UNCG Campus Weekly

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Innovations in teaching: Murphy integrates undergraduate research skills into coursework

120716feature_teachingnnovationTeaching research methods in the classroom is not easy. Neither is engaging students in material that seems not to relate to their biggest interests. An associate professor of classical studies, Dr. Joanne Murphy has been revamping her classes in order to address both challenges. As last year’s Provost’s Teaching Fellow for Undergraduate Research, and the Undergraduate Teaching Fellow for this year and 2014, Murphy has had the opportunity to design new curriculum for several of her courses, re-visioning how students will interact with the course material.

In previous years, guided undergraduate research has been available to undergraduate students mainly through Undergraduate Research, Scholarship and Creativity Office (URSCO) assistantships and through private tutorials, or, independent studies. URSCO’s ongoing campus-wide initiative seeks to introduce a greater number of students to research methods. Professors such as Murphy are moving toward that goal by integrating undergraduate research skills development into coursework. Now, in the courses with the revamped research skills-integrated curriculum, 140 students can build research skills, and Murphy says, without overtaxing the instructor.

How does she do this? For starters, she doesn’t use a catalogue of academic labels to describe what they’re doing. Instead, she begins by simply asking them, “What are you interested in?”  and “What kind of question would you like to ask about that?” With Murphy’s guidance, students relate their strongest interests to the class material. Students majoring in peace and conflict studies, kinesiology and cosmetology, to name a few, have discovered the depth of their own interests and how it relates to the ancient world.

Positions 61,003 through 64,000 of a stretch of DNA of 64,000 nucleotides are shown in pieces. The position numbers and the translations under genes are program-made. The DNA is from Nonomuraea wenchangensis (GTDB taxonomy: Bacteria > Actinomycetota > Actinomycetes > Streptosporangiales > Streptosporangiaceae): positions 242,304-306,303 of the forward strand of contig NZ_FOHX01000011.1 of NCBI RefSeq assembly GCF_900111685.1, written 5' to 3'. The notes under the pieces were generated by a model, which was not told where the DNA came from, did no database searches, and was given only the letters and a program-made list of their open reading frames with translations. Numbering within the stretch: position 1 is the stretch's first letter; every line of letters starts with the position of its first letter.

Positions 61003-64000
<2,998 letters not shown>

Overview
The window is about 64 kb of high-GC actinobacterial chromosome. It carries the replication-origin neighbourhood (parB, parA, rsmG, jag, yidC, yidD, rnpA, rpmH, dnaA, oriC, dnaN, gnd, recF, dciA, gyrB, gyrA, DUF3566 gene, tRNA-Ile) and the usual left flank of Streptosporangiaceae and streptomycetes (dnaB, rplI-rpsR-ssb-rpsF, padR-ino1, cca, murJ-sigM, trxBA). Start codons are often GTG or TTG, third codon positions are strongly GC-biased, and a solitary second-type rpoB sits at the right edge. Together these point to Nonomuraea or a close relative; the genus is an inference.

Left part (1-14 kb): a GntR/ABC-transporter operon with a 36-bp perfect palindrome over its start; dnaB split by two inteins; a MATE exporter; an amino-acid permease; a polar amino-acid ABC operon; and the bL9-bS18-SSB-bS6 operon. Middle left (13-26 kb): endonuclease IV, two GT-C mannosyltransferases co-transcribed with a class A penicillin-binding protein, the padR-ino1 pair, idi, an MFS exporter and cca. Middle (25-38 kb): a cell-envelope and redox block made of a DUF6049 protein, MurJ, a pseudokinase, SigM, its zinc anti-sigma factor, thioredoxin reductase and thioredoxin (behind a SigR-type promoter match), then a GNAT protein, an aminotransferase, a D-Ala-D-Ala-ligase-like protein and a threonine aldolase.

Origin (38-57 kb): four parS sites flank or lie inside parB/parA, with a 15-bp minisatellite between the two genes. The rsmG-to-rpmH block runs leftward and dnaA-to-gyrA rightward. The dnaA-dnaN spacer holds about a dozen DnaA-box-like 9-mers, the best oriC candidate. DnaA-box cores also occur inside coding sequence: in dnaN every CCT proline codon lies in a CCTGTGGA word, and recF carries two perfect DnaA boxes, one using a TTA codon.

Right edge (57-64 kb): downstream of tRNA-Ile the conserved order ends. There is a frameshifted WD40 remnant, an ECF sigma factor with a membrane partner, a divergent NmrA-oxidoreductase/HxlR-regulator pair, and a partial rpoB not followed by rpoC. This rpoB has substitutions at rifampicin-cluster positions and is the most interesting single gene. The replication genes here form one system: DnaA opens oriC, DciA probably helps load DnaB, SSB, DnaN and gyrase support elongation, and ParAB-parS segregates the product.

In a course such as Mythology of Ancient Greece, Murphy provides selected readings for students, so that they may engage in close readings. Within the closed contexts of the selected readings, the students use the data in front of them to inform their work, especially their individual research interests. This is part of what she calls the “scaffolded guidance,” which leads them to be successful in undertaking their own research at a later point. As students absorb the readings, Murphy guides them in manageable steps through an inquiry process, argument-building and supporting an argument with textual evidence, increasing their information literacy.

In some upper-level classes, such as Archaeology of Death, she also provides opportunities for peer review and for discussing research aloud. Peer review not only spurs many valuable discussions, but it also helps them learn how to relate to one another as scholars in a respectful and productive manner. She also shares news of her own research accomplishments and challenges with the students. She has found that if students know that their instructor, an accomplished scholar, has obstacles to overcome, they become more patient with themselves and their own work, and their perseverance grows.

With the new curriculum, students are developing research skills more quickly than before, and becoming more positively engaged in the class material and in their own explorations of it.

Murphy says of her students’ experiences with developing research skills, “It really pushes them to be innovative, independent, confident critical thinkers, critical readers who can express and disseminate the information they have discovered. And we want to make that available to everybody.”

Earlier this semester, Murphy led a talk about her integration of research into curriculum at the University Teaching and Learning Commons. She has embedded research skill development into her class on sports in ancient societies course and her mythology course. In the spring, she will bring the new approach to her course in Egyptian art and archaeology.

The Office of the Provost is currently soliciting cross/multi/interdisciplinary research and creative activity proposals tied to the thematic areas of focus in the UNCG strategic plan: health and well-being, vibrant communities, and global connections. Faculty are being asked to review those three themes in the University Plan and consider responding to one of the three RFPs available to provide seed funding for teaching innovations or research tied to the Strategic Plan. Proposals are due by December 9. Visit here for more information.

By Susan Kirby-Smith
Photograph by Martin W. Kane of Murphy in classroom, Fall 2016.